(ed: of course here in new zealand – seeing as our politicians have had their collective-lips firmly attached to americas’ arse since 1945 (before that it was the british we slavishly aped/bowed to/arse-kissed) – since 1945 we have followed americas’ instructions – and so have done what they do – either locked up our addicts – or even worse have got them hooked on an even more addictive/harder to kick drug than heroin – namely methadone…sometimes both in tandem..
that’s fucken smart/clever..eh..?…that’s worked a fucken treat..)
(disclaimer: i was addicted to heroin for about 20 yrs..so i do have some knowledge/expertise in the subject/issue..)
and really..!..how much longer are we just going to continue to follow americas’ dictates on what is a health issue for us..?
and one that is able to be solved through treatment – not by jailing or getting them addicted to methadone – for the rest of their lives..
and funny story..!..most heroin addicts do eventually grow out of it – they either tire of the demands of the lifestyle – or they no longer seek what heroin offers/gives..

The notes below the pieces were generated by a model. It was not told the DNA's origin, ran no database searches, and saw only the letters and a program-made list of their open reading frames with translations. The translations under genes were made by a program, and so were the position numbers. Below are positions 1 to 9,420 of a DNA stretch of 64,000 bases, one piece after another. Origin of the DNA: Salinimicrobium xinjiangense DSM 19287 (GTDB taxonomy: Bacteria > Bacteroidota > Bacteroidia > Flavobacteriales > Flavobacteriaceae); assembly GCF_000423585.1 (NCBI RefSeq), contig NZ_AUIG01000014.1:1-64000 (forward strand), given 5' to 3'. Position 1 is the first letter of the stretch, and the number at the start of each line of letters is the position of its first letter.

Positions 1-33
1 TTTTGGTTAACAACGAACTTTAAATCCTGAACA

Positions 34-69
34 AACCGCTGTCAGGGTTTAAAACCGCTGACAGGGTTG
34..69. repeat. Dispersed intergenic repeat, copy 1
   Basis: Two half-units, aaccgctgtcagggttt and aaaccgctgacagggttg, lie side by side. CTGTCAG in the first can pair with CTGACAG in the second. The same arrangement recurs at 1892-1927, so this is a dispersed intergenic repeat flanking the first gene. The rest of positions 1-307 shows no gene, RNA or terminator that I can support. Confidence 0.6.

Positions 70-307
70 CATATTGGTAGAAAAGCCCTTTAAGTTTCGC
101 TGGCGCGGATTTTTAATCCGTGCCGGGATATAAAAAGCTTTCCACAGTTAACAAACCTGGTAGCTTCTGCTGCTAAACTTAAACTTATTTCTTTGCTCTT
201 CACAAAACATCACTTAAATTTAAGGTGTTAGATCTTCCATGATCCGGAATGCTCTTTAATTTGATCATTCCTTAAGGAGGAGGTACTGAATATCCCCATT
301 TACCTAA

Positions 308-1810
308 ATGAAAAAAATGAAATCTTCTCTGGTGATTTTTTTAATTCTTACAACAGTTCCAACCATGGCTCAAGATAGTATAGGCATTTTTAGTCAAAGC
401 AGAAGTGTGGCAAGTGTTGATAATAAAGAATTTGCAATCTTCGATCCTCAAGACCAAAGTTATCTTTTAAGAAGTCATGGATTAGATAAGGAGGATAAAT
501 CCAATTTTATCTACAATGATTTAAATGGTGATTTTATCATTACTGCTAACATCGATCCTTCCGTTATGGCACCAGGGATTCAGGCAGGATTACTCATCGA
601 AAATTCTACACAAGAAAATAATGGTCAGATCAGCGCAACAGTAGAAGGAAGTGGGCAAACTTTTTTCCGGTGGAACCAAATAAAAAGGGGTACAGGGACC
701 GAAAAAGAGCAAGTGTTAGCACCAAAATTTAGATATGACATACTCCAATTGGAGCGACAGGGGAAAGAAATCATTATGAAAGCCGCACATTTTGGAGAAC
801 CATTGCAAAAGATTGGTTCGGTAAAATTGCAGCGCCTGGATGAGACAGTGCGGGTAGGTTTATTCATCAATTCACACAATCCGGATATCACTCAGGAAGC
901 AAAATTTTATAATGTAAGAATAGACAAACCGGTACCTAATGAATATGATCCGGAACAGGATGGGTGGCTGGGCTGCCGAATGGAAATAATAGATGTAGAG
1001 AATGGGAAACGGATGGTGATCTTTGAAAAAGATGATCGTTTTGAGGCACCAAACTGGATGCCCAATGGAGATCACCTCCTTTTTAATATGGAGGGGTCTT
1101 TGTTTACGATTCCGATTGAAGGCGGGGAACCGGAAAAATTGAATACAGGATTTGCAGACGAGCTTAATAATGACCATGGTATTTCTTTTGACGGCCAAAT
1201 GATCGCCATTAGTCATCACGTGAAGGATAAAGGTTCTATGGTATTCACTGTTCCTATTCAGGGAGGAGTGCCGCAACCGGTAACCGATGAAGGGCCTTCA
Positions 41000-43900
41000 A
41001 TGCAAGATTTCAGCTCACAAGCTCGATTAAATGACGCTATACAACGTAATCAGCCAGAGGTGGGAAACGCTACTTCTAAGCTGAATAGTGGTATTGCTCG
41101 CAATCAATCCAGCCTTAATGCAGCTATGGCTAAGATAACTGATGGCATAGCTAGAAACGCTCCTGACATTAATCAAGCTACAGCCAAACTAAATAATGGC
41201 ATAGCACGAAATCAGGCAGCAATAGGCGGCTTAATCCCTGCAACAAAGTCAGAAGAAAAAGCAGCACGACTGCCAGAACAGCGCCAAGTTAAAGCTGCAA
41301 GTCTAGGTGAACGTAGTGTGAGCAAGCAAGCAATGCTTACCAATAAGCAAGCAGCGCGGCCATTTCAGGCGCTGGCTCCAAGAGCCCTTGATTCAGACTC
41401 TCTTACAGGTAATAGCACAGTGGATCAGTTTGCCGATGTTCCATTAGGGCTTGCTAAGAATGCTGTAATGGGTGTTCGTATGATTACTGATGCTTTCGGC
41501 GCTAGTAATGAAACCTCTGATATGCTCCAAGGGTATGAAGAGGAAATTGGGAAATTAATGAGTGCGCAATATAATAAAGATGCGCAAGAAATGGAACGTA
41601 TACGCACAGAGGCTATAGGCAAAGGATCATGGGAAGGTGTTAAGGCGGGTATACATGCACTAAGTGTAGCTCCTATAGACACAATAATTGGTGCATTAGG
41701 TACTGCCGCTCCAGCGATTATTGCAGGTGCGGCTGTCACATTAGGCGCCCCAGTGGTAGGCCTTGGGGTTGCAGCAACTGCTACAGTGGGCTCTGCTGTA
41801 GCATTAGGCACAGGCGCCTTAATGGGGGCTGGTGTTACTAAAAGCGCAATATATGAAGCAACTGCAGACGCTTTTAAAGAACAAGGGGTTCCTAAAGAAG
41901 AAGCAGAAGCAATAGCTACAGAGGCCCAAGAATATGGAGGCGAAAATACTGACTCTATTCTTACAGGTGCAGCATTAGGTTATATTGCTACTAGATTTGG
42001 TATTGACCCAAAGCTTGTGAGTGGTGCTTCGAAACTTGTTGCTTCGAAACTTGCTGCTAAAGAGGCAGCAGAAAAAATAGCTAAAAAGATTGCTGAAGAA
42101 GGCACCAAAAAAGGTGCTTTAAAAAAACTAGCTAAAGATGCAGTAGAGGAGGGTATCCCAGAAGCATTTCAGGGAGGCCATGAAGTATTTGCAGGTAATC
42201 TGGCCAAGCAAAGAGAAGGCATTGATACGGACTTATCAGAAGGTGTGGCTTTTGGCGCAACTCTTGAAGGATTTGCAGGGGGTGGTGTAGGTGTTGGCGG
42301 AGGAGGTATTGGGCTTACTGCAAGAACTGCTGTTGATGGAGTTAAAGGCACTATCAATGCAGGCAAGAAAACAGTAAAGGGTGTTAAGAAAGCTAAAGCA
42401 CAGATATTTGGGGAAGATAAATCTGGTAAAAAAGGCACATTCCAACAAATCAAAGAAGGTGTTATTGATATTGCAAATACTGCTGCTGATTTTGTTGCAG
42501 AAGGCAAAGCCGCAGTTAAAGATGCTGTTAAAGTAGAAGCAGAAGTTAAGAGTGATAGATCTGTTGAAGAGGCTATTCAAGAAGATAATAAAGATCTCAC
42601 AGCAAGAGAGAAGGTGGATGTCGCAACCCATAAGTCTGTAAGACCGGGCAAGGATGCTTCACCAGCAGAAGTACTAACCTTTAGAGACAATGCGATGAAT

and of course there are exceptions to every rough-rule – but that point usually comes in their med/late-30’s..
so the ideal is a twofer – to try to treat what has driven them there/to opiates in the first place – and to get them safely through to that point where they decide themselves to stop..
and that does (usually) happen…from my experience/observations of the subculture..)
Decades ago the United States and Portugal both struggled with illicit drugs and took decisive action – in diametrically opposite directions.
The US cracked down vigorously – spending billions of dollars incarcerating drug users.
In contrast Portugal undertook a monumental experiment: it decriminalised the use of all drugs in 2001 – even heroin and cocaine – and unleashed a major public health campaign to tackle addiction.
Ever since in Portugal – drug addiction has been treated more as a medical challenge than as a criminal justice issue.
After more than 15 years it’s clear which approach worked better.
The US drug policy has failed spectacularly with about as many Americans dying last year of overdoses – around 64,000 – as were killed in the Vietnam – Afghanistan and Iraq Wars combined.
In contrast Portugal may be winning the war on drugs.
Today the Health Ministry estimates that only about 25,000 Portuguese use heroin – down from 100,000 when the policy began.
The number of Portuguese dying from overdoses plunged more than 85 per cent – before rising a bit in the aftermath of the European economic crisis of recent years.
Even so Portugal’s drug mortality rate is the lowest in Western Europe – one-tenth the rate of Britain or Denmark – and about one-fiftieth of the latest number in the US.